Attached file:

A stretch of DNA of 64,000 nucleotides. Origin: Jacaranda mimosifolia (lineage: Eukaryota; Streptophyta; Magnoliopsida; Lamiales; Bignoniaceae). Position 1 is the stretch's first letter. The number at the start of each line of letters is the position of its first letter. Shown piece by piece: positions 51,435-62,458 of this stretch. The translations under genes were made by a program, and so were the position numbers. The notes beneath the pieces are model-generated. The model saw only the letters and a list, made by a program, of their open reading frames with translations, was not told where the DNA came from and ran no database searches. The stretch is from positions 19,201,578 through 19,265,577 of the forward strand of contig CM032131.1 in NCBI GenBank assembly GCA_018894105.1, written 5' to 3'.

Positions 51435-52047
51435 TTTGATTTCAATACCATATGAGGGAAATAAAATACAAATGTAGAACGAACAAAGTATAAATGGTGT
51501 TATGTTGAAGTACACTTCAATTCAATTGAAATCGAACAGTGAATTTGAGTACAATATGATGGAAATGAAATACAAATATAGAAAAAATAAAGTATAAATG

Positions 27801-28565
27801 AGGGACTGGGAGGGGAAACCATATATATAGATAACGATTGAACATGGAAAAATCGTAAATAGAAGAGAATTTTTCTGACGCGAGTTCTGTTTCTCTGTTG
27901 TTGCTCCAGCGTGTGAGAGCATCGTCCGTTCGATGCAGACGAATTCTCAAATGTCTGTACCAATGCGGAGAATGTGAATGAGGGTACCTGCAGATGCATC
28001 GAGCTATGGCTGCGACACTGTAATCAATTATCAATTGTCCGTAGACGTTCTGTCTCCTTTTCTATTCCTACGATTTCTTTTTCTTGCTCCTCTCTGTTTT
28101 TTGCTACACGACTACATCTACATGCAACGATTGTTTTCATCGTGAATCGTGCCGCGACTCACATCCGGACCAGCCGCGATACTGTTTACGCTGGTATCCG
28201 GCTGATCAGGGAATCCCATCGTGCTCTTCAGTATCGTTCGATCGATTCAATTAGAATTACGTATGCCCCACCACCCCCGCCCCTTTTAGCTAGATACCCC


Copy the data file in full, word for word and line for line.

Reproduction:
A stretch of DNA of 64,000 nucleotides. Origin: Jacaranda mimosifolia (lineage: Eukaryota; Streptophyta; Magnoliopsida; Lamiales; Bignoniaceae). Position 1 is the stretch's first letter. The number at the start of each line of letters is the position of its first letter. Shown piece by piece: positions 51,435-62,458 of this stretch. The translations under genes were made by a program, and so were the position numbers. The notes beneath the pieces are model-generated. The model saw only the letters and a list, made by a program, of their open reading frames with translations, was not told where the DNA came from and ran no database searches. The stretch is from positions 19,201,578 through 19,265,577 of the forward strand of contig CM032131.1 in NCBI GenBank assembly GCA_018894105.1, written 5' to 3'.

Positions 51435-52047
51435 TTTGATTTCAATACCATATGAGGGAAATAAAATACAAATGTAGAACGAACAAAGTATAAATGGTGT
51501 TATGTTGAAGTACACTTCAATTCAATTGAAATCGAACAGTGAATTTGAGTACAATATGATGGAAATGAAATACAAATATAGAAAAAATAAAGTATAAATG

Positions 27801-28565
27801 AGGGACTGGGAGGGGAAACCATATATATAGATAACGATTGAACATGGAAAAATCGTAAATAGAAGAGAATTTTTCTGACGCGAGTTCTGTTTCTCTGTTG
27901 TTGCTCCAGCGTGTGAGAGCATCGTCCGTTCGATGCAGACGAATTCTCAAATGTCTGTACCAATGCGGAGAATGTGAATGAGGGTACCTGCAGATGCATC
28001 GAGCTATGGCTGCGACACTGTAATCAATTATCAATTGTCCGTAGACGTTCTGTCTCCTTTTCTATTCCTACGATTTCTTTTTCTTGCTCCTCTCTGTTTT
28101 TTGCTACACGACTACATCTACATGCAACGATTGTTTTCATCGTGAATCGTGCCGCGACTCACATCCGGACCAGCCGCGATACTGTTTACGCTGGTATCCG
28201 GCTGATCAGGGAATCCCATCGTGCTCTTCAGTATCGTTCGATCGATTCAATTAGAATTACGTATGCCCCACCACCCCCGCCCCTTTTAGCTAGATACCCC